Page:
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Mitochondria are the energy production sites of cells and play a central role in cell metabolism and apoptosis. Over the last decade, accumulating evidence has suggested a causative link between mitochondria, cancer, cardiac function and aging. We are interested in understanding how mitochondria are regulated by cellular ionic signals and how mitochondrial structural and functional status contributes to cellular growth, aging and cardiac physiology.

Research Interests

Mitochondrial Structure and Functional Integrity

My group is interested in elucidating signaling pathways and mechanisms involved in maintaining mitochondrial structure and physiological function. Apart from mitochondrial proteins, proteins encoded by nuclear DNA also play an active role in mitochondria. We study how various ions and ion transporters, as well as channels, participate in this process. We incorporate new technologies such as non-thermal plasma to study and modulate mitochondrial functions.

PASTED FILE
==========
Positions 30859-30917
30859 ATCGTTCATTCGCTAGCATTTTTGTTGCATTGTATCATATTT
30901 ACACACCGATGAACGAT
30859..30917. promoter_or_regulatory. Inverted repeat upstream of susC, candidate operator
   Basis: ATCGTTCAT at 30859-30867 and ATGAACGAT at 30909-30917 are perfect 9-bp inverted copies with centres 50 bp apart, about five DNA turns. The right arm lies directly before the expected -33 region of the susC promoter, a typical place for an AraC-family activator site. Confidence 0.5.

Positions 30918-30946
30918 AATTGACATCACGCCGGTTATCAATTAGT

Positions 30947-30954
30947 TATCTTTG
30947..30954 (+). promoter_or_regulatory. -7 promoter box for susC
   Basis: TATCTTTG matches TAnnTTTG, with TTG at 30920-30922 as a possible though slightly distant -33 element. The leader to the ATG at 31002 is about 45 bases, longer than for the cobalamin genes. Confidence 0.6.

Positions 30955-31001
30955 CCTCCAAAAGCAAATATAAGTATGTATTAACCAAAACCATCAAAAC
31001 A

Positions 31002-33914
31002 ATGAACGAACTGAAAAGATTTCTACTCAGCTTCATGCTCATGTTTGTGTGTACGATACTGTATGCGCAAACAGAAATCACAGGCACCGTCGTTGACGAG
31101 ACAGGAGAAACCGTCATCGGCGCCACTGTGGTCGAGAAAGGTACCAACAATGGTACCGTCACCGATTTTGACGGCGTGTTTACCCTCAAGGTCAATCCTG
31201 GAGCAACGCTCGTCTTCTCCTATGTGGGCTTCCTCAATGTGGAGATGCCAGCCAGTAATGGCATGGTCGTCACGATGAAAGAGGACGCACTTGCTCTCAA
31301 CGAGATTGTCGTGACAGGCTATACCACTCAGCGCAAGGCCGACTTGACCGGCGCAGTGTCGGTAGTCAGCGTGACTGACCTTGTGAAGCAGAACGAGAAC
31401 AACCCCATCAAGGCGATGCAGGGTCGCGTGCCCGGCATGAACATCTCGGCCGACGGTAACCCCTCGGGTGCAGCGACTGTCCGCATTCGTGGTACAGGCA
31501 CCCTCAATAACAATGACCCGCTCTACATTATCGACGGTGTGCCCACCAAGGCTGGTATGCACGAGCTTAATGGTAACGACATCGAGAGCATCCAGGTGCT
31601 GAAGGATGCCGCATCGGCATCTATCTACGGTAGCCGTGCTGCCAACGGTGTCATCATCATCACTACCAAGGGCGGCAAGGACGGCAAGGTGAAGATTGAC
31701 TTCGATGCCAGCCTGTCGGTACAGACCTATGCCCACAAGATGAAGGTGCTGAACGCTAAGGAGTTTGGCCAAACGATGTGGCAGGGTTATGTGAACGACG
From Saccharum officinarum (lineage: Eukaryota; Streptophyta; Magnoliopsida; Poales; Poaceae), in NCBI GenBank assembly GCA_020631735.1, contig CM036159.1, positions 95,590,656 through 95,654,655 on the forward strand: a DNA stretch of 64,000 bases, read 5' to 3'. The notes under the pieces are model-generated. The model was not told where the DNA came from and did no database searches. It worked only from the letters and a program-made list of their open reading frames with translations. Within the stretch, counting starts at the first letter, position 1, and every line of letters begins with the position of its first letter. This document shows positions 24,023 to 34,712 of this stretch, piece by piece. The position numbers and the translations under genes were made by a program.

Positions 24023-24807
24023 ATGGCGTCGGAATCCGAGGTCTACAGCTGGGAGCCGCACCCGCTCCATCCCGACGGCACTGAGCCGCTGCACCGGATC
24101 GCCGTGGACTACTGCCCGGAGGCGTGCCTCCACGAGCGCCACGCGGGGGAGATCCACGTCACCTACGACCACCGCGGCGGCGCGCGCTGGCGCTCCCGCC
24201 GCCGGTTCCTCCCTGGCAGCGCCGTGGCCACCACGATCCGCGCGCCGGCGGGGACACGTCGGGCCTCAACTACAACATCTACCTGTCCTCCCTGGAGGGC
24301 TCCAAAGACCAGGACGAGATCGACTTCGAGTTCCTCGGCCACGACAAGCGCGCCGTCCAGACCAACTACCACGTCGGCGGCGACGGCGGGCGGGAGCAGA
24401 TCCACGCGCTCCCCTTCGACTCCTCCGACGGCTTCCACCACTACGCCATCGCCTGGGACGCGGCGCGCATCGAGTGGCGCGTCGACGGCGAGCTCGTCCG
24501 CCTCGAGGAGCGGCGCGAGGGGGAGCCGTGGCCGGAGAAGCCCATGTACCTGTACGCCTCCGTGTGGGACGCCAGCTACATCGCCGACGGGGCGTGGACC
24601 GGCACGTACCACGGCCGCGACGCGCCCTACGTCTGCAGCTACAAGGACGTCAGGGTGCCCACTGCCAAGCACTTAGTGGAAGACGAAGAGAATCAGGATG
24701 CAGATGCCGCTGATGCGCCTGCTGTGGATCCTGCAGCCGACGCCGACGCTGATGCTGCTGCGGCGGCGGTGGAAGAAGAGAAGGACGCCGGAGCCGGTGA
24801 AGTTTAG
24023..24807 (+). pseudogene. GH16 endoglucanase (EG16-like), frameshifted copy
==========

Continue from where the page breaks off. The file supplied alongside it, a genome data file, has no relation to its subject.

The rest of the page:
Role of Mitochondria in Cancer

Cancer is one of the leading cause of morbidity and mortality. Even though there are several different types of cancer, the molecular signaling pathways involve energetics that often include mitochondria. We are interested in studying the role of mitochondrial structure and functional outputs in origin and development of cancers.

The Role of Mitochondria in the Aging Heart

The major detrimental variant in cardiovascular function and dysfunction is age. Cardiovascular diseases are the top killers in populations over the age of 65 in the developed and developing the world. The key focus in the clinic is to manage the cardiovascular diseases as the mechanism and underlying causes in cardiovascular dysfunction in aging population are not well-understood. Mitochondria and mitochondrial-mediated signaling pathways play an active role in aging and regulation of life span. Mitochondria are also increasingly associated with the cardiovascular dysfunction. My group studies mitochondrial dysfunction in aging animal models and how it affects the cardiovascular function and increase the risk of cardiovascular dysfunction. We use optical coherence tomography on Drosophila to study cardiac function with age.

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Shubha Gururaja Rao, PhD, MSc

Shubha Gururaja Rao, PhD, MSc
Research Assistant Professor